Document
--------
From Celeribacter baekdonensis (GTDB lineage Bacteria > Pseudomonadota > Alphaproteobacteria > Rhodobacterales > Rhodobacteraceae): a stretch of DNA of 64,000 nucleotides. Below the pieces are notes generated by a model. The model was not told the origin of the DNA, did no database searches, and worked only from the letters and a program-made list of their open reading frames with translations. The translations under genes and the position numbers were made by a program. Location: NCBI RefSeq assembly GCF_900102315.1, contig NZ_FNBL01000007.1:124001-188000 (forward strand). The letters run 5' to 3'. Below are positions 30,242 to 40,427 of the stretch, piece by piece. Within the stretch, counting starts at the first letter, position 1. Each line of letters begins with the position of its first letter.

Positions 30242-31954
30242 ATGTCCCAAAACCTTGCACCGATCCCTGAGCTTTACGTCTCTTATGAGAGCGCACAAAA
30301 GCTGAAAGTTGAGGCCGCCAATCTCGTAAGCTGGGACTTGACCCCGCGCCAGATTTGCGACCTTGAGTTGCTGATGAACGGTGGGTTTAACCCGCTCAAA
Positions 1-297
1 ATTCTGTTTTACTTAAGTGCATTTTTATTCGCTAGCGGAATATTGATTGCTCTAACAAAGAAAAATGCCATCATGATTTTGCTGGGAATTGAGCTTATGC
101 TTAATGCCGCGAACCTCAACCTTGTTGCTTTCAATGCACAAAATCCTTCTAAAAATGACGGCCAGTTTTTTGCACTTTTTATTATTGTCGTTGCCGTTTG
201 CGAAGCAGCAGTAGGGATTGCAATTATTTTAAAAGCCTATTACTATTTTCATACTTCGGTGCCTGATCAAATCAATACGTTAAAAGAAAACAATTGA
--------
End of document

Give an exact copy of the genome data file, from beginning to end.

From Celeribacter baekdonensis (GTDB lineage Bacteria > Pseudomonadota > Alphaproteobacteria > Rhodobacterales > Rhodobacteraceae): a stretch of DNA of 64,000 nucleotides. Below the pieces are notes generated by a model. The model was not told the origin of the DNA, did no database searches, and worked only from the letters and a program-made list of their open reading frames with translations. The translations under genes and the position numbers were made by a program. Location: NCBI RefSeq assembly GCF_900102315.1, contig NZ_FNBL01000007.1:124001-188000 (forward strand). The letters run 5' to 3'. Below are positions 30,242 to 40,427 of the stretch, piece by piece. Within the stretch, counting starts at the first letter, position 1. Each line of letters begins with the position of its first letter.

Positions 30242-31954
30242 ATGTCCCAAAACCTTGCACCGATCCCTGAGCTTTACGTCTCTTATGAGAGCGCACAAAA
30301 GCTGAAAGTTGAGGCCGCCAATCTCGTAAGCTGGGACTTGACCCCGCGCCAGATTTGCGACCTTGAGTTGCTGATGAACGGTGGGTTTAACCCGCTCAAA
Positions 1-297
1 ATTCTGTTTTACTTAAGTGCATTTTTATTCGCTAGCGGAATATTGATTGCTCTAACAAAGAAAAATGCCATCATGATTTTGCTGGGAATTGAGCTTATGC
101 TTAATGCCGCGAACCTCAACCTTGTTGCTTTCAATGCACAAAATCCTTCTAAAAATGACGGCCAGTTTTTTGCACTTTTTATTATTGTCGTTGCCGTTTG
201 CGAAGCAGCAGTAGGGATTGCAATTATTTTAAAAGCCTATTACTATTTTCATACTTCGGTGCCTGATCAAATCAATACGTTAAAAGAAAACAATTGA